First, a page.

Rejecting evil requires a desire to really be free from sin, which Jeffrey describes as a “sweet-sour jawbreaker” (108). At first sin is attractive and appealing to the senses and this aspect of it makes it difficult to give up. However, it ultimately turns sour and leaves us dissatisfied.
Jeffrey encourages his readers to exchange the quick pleasure of sin and indulgence for the long-term joy of virtue and giving, like trading an ice cream habit for a healthy body. He reminds them that God does not expect people to perfectly realize their ideals. Rather, He simply asks them to fight the good fight, and to do battle with the temptation of justifying that they deserve more, that they have already given enough, or that they do not have sufficient money to give at all. This battle must begin with the realization that God has gratuitously given them everything – all their possessions, their very lives, and even eternal life through His death on the cross. Each person is called to live a generous life of “radical gratitude” in return.
The most powerful aspect of Why Enough is Never Enough is the author’s excellent use of stories. Jeffrey relates his own personal development as well as many anecdotes about his farming family and the individuals whom he has solicited for donations over the years. He draws the reader into his experiences and then offers advice as one who has undergone the struggles of temptation and conversion. From this position he does not judge but rather challenges the reader to ask himself tough questions: “Do I really trust God to provide for me?” “Do I recognize how generous God and others have been to me?” “Am I showing the same generosity to those in need around me?”
Jeffrey also offers fresh, thought-provoking insights on familiar Bible stories that the reader may not have considered before. For example, he notes that in the story of the widow’s mite, Jesus did not just wander by and happen to see the widow making her gift, but rather he “sat down opposite the treasury,” as if to intentionally study human behavior (Mk 12:41). When Jesus witnessed the widow’s gift, He did not say, “Excuse me, ma’am. What are you doing? I hope you’re not thinking of putting your last two coins in the treasury! What will you eat tonight?” (133). Rather, he called together his disciples and lauded her behavior because she exhibited complete trust in God’s providence.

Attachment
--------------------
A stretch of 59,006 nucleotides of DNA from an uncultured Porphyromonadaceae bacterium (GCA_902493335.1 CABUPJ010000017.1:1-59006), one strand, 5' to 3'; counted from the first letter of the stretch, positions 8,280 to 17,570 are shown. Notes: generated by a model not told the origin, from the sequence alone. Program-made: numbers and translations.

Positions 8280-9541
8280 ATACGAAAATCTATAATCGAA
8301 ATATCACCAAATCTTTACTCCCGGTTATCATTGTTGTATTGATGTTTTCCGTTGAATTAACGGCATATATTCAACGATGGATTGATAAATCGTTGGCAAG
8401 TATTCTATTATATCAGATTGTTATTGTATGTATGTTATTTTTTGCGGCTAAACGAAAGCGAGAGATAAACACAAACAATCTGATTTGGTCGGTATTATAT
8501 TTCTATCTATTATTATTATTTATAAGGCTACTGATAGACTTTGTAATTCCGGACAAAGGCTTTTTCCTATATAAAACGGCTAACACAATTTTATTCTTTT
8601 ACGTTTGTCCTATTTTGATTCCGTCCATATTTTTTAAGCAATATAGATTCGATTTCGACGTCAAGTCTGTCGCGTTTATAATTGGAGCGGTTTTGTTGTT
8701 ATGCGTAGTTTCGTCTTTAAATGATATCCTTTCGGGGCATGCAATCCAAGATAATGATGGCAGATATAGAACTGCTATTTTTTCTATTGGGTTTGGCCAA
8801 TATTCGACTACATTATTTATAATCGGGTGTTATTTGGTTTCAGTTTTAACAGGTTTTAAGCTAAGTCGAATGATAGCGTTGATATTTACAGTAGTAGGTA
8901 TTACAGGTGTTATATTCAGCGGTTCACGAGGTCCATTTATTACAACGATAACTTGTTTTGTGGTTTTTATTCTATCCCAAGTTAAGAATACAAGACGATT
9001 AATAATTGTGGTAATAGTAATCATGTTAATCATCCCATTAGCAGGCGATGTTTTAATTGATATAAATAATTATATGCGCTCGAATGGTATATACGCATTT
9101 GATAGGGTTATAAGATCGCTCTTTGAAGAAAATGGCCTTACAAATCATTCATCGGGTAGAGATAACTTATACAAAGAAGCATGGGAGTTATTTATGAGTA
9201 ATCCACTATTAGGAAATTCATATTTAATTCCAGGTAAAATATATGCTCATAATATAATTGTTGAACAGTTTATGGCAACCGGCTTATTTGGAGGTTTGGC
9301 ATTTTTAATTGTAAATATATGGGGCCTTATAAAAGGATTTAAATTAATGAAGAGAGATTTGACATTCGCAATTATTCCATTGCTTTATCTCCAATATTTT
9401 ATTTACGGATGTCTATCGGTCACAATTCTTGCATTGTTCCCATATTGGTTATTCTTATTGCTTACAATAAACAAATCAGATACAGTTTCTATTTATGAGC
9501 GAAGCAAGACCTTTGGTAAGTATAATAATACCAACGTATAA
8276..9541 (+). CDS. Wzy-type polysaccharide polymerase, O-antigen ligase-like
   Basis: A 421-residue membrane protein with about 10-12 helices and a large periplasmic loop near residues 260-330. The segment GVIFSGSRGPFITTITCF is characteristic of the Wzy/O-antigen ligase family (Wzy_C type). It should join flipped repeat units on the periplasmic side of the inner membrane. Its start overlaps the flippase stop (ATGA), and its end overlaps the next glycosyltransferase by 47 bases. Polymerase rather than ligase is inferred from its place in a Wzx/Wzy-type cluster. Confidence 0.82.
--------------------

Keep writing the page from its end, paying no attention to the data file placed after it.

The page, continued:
Another helpful aspect of the book is the section with reflection questions at the end of each chapter. The author encourages the reader to answer the questions himself and then to discuss them with a spouse, close friend or “money partner” so that the reader can truly make progress in his pursuit of financial peace.
Why Enough is Never Enough is a highly thought-provoking, enjoyable book targeted toward readers who want to experience true financial freedom. The book does not offer financial advice, but rather a spiritual path towards the attainment of fundamental trust in a loving God who has given you everything and will continue to provide for you. Every reader will identify with the struggles that the author illustrates and benefit from the exercises he proposes.
About the reviewer
Caitlin Dwyer is a freelance writer and editor as well as an adjunct professor at Thomas More College in Crestview Hills, KY . Caitlin holds a Masters in Theological Studies from the John Paul II Institute for Studies on Marriage and Family.
Disclaimer: Book reviews do not imply and are not to be used as official endorsement by the USCCB of the work or those associated with the work. Book reviews are solely intended as a resource regarding publications that might be of interest to For Your Marriage visitors.